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MP-FL-17-revision-1.jpg Marco's Pizza
Kal Gullapalli is the second-largest Marco’s Pizza franchisee in the country.

How this Marco’s Franchisee of the Year went from owning gyms to pizza restaurants

Marco’s Pizza franchisee Kal Gullapalli won the International Franchise Association’s prestigious Franchisee of the Year Award

If founders, chefs and other creatives are the beating heart of the restaurant industry, then franchisees are the veins delivering their ideas to all corners of the globe. Franchising is critical to the success of the industry, allowing brands to quickly scale their big ideas using other people’s capital. And whether it’s a mom-and-pop restaurant owner with one or two franchised restaurants or a seasoned veteran whose influence in the industry is well-known, franchisees — with all their individual attributes, styles and personalities — make a huge impact on the success of a business.

In this week’s installment of Franchisee Spotlight, we’re featuring Kal Gullapalli, the second-largest Marco’s Pizza franchisee, who operates 51 locations across three states and won the Franchisee of the Year award from the International Franchise Association. We spoke about his journey from owning gyms and spas to the restaurant industry and his goals moving forward.  

Store count

MPZ Holdings has 110 stores: 51 Marco’s Pizza locations, two Dave’s Hot Chicken locations and the rest are European Wax Centers. All restaurants are located in South Carolina, Florida, and Georgia.

How he got to the restaurant industry

When I graduated college, I actually worked on Wall Street for about seven and a half years and worked at Merrill Lynch…. My sight was going back to my first job, which was working at Little Caesars at 17. I always had a dream of owning 100 of them….In 2016, I became a member at Orange Theory and I became friendly with the owner and started to understand the economics of franchising… In 2017, I opened up my own Orange Theory fitness and sold them in 2019. In 2018, I bought four European Wax Centers that were underperforming locations in Boston and I turned them around in three months. Over the next two and a half years, I grew that portfolio to 47 locations in five states.

During the pandemic, European Wax Center really took a beating. So I felt I needed to capitalize on what was winning. At that point, I needed some diversification, so I reached out to the top three or four pizza guys, and Marco’s seemed like the best fit. They had the best runway in terms of growth. They had opportunities for me to both purchase existing stores and grow new stores. It also had the best product of the top pizza players. We amassed 51 stores over the last two and a half years.

Advantage of working for a mid-sized brand

I think working for a high-growth brand you have the ability to pick your territory and really partner with the franchisor. It becomes a little more collaborative than with some of these larger brands, which are kind of ‘do what we say.’ Having a direct line to the CEO is nice, especially when you're the second largest franchisee in the company. I think that's what attracted me to Marcos… having access to a growing company that wants to listen to you.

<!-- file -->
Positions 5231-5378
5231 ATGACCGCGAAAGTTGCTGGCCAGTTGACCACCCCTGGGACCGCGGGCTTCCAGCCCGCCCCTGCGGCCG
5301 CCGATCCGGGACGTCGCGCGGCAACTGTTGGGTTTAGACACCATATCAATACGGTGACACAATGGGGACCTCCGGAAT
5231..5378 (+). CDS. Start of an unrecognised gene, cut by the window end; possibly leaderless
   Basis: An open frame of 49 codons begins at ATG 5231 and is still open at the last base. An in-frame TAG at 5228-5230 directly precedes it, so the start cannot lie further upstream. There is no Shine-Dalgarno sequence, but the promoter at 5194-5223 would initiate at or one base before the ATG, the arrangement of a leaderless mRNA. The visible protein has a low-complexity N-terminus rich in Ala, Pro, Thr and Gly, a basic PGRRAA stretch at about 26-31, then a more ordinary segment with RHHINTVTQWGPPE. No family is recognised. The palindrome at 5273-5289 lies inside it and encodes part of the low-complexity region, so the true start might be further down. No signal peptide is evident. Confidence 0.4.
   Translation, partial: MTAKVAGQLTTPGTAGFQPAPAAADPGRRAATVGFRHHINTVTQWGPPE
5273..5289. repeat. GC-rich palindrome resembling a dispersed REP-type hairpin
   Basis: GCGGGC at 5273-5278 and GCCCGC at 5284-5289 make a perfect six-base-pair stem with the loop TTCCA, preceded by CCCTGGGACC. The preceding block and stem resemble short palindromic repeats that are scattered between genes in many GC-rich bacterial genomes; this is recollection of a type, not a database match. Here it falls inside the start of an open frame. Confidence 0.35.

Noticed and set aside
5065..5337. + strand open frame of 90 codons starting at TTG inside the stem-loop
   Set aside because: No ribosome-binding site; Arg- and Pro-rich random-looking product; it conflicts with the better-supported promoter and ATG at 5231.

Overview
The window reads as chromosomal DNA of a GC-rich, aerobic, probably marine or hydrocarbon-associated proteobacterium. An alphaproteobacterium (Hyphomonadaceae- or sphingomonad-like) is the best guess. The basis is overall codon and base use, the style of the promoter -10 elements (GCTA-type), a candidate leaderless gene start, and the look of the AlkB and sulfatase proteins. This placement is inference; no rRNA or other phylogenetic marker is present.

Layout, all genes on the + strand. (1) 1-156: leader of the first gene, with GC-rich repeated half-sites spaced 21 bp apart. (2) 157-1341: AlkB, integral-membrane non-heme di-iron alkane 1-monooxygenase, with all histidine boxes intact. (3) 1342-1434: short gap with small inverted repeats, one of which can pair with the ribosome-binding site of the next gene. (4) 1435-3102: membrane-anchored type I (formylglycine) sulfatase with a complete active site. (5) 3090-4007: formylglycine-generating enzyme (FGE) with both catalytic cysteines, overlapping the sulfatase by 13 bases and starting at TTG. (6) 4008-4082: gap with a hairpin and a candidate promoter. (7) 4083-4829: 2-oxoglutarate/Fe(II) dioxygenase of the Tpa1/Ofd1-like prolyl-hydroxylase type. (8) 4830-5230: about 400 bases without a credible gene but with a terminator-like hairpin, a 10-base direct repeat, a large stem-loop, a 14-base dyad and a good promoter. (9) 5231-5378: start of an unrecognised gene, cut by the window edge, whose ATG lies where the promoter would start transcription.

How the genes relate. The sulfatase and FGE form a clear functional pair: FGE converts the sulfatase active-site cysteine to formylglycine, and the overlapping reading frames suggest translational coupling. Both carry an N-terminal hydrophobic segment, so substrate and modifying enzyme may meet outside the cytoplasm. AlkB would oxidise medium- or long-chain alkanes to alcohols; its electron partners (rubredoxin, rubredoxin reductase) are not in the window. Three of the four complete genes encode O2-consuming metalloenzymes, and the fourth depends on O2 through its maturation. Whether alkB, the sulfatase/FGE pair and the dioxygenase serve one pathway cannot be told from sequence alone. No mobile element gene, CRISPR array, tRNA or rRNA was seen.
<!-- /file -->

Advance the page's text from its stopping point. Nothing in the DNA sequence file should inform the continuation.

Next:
Franchisee of the Year

I was surprised when Marcos told me about [winning the award]. It was nice to be recognized on a national level. I don't think I've ever won an award like that. I'm a brand ambassador: I live, eat, and breathe Marcos. Most franchisors appreciate that…. When you look under the hood, we’re not perfect, but we are a company that continues to try over and over. I think the franchisor appreciates that we're not giving up and we're always trying to grow and get better.

Economic Hardships

A big one is inflation. In the last three months, it's certainly abated quite a bit. The cost of cheese has come down drastically in the last three months. But prior to that, it was tough because you had the price of cheese and pepperoni going up like crazy. And we didn’t have the ability to really [raise prices much] because our number one competitor is a value player…. Also, the cost of building a location has gone up. Marco’s new development team is doing some value engineering and getting the cost to build out drastically lower… you really need your franchisor to work on reducing costs, especially in an inflationary environment like this.


We have 51 stores…but our goal over the next two to three years is to grow our footprint to 80-100 stores and see where we are at that point. We’re always going to grow. Once we’re at 100, we're not going to grow at the pace that we've been going for the first five years because that's tough to sustain. But we hope that over time we’re adding 10-15% to our portfolio every year and it becomes a real sustainable business that can feed many families.

Scaling challenges

The bigger you get, you run into problems with finding the right people to take you to the next level…. The person that takes your business from one to 10 locations is a very different person than the one who takes it from 100 to 200 locations. As a CEO, do I have the skillset to manage 100 locations or 200?  As the major shareholder in my organization, I will know the right time for me to step down and have someone else take on the role, or if I have the energy and resources to take it on, I’ll do it myself.  

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